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Nature, history top state’s attractionscomment (0)

July 16, 2009

By Carrie Brown McWhorter


Michigan may be known as the home of America’s automobile industry, but its bustling urban centers and beautiful natural areas drive state tourism.

Detroit, Michigan’s largest city, is known as the Motor City for good reason. It’s home to the nation’s three largest automakers — Ford, General Motors and Chrysler — and the history of the automobile is on display throughout the city.

Visitors to the Model T Automotive Heritage Complex can see where the automotive assembly line was first used. Car buffs will also enjoy the Detroit Historical Museum, the Automotive Hall of Fame and the Walter P. Chrysler Museum, all of which offer a closer look at the history and future of American automaking.

The wealth created by the industry is also evident. The homes of Henry and Clara Ford, Edsel and Eleanor Ford, Matilda Dodge Wilson and Lawrence Fisher, who served as president of Cadillac Motors, are open to the public, giving visitors a glimpse into the lives of these automotive giants.

The Detroit River forms the city’s border with Canada, and in the river, Belle Isle has a host of fun activities for natives and visitors alike. The largest island park in the United States, Belle Isle offers 982 acres of athletic fields, beaches and areas for hiking, picnicking, fishing, boating and golfing.

One of Michigan’s top tourist destinations is Mackinac Island State Park, which lies between Michigan’s upper and lower peninsulas. Cars have been banned from Mackinac Island since 1898, so visitors must see the island by foot, bike, horseback or carriage.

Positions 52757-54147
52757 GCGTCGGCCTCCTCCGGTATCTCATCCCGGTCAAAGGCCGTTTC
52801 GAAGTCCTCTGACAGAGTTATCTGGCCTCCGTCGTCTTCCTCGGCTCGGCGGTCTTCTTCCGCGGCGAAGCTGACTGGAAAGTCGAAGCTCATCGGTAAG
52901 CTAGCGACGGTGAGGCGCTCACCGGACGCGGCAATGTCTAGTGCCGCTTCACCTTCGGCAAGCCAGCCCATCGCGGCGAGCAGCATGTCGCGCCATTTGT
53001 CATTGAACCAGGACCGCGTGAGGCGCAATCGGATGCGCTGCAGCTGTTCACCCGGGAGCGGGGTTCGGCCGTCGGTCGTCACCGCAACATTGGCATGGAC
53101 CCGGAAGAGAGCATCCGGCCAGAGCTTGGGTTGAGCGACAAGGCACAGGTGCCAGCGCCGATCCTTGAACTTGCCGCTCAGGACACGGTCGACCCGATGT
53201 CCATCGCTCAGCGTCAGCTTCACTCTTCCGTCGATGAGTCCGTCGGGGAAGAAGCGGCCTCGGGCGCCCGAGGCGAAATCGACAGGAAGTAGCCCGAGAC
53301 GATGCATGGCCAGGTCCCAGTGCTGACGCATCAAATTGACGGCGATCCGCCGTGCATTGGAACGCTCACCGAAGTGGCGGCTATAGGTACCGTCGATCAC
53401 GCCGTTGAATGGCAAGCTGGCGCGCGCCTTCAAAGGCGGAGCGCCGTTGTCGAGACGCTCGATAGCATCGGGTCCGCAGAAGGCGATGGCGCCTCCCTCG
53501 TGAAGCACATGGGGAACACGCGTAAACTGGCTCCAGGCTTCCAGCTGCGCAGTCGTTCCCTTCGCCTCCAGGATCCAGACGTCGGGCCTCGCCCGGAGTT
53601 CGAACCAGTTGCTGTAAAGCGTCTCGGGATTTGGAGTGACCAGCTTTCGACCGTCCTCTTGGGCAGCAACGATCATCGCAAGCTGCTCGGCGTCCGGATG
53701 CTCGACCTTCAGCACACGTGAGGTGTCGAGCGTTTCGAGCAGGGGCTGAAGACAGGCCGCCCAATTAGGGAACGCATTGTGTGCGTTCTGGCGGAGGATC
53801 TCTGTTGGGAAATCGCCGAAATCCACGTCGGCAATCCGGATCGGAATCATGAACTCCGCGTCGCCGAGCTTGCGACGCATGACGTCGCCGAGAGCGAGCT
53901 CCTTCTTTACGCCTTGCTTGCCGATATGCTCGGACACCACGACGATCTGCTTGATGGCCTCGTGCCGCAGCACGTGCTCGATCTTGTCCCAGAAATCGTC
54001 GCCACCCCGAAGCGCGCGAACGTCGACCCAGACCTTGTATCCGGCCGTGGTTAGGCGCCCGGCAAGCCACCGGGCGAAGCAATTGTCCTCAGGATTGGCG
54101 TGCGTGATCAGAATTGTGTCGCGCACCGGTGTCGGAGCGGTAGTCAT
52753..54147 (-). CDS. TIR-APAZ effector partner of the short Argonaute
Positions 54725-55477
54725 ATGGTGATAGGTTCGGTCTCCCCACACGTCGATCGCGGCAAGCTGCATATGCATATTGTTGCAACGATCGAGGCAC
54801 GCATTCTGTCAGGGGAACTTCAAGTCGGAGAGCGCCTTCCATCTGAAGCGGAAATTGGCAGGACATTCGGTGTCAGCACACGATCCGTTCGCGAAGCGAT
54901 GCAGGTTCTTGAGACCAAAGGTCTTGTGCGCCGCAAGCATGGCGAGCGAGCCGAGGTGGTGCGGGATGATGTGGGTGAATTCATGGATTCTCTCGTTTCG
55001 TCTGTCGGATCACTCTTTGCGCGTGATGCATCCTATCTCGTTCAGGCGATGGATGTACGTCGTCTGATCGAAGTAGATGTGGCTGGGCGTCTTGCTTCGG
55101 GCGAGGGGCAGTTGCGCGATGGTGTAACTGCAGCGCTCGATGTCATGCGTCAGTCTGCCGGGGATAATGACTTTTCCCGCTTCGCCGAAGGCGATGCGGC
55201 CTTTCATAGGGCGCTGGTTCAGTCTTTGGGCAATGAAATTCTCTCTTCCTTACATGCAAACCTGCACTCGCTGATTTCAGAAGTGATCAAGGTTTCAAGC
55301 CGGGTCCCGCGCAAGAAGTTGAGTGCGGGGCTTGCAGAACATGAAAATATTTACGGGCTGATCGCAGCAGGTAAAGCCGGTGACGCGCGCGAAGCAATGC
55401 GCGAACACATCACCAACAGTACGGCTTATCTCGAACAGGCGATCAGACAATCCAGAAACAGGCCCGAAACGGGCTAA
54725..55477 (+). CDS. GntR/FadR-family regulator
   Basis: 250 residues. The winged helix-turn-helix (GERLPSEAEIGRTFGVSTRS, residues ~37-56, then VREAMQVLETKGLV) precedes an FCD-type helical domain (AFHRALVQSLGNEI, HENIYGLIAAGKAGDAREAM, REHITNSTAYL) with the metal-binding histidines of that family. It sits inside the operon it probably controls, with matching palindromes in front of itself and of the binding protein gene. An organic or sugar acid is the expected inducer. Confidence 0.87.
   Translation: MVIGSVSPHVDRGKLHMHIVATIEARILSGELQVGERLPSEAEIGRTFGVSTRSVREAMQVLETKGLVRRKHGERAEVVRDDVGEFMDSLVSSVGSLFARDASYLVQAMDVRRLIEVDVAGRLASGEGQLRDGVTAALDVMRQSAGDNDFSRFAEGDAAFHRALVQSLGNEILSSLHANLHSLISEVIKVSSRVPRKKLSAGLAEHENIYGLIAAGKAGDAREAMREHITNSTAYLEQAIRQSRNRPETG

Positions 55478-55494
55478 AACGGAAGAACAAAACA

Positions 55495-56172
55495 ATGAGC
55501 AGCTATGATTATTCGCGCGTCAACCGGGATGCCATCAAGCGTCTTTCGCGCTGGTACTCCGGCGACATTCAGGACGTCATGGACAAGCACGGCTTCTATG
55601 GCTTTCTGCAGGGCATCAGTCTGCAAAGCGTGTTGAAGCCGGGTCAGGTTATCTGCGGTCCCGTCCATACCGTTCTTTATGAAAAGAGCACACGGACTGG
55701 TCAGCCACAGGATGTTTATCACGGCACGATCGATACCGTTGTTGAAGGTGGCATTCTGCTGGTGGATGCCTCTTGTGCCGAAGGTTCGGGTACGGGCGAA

More than 80 percent of Mackinac Island lies within the state park, which charges no admission and is open all year. It features a variety of attractions, including the Original Mackinac Island Butterfly House & Insect World and the Wings of Mackinac Butterfly Conservatory.

History buffs will enjoy Fort Mackinac, Michigan’s only Revolutionary War era fort, and the downtown historic district, where blacksmith and crafts demonstrations highlight the historic buildings of the area.

The island is also home to numerous rock formations, scenic shoreline, caves and cemeteries, all accessible by the 61 miles of roads and trails within the state park. Maps are available at the Mackinac Island Visitor’s Center, which is open May through October.

Traverse City is another popular tourist destination, with miles of sandy shoreline and crystal clear lakes. In addition to water sports, visitors to the Traverse City area can tour several historic lighthouses scattered along the Lake Michigan shore.

North of Detroit, the city of Frankenmuth welcomes visitors to “Michigan’s Little Bavaria.” Shoppers will find the world’s largest Christmas store here, along with traditional Bavarian treats, including bratwurst and pretzels.

Michigan’s oldest community, Sault Ste. Marie, also offers a glimpse of another time and place. Located in the state’s Upper Peninsula, the town was home to native Americans and later fur-trappers and colonists. Today much of the area remains wilderness and shoreline. Visitors here can tour the Soo Locks, the busiest lock system in the world, with the largest lock in the Western Hemisphere.

The site of the famous 1975 wreck of the Edmund Fitzgerald is here as well, along with Tahquamenon Falls, the second largest waterfall east of the Mississippi River. Sault Ste. Marie is also one of the few places in North America where the Aurora Borealis, the Northern Lights, can be seen.

So whether you are interested in an escape to nature or a city adventure, Michigan is worth the drive.

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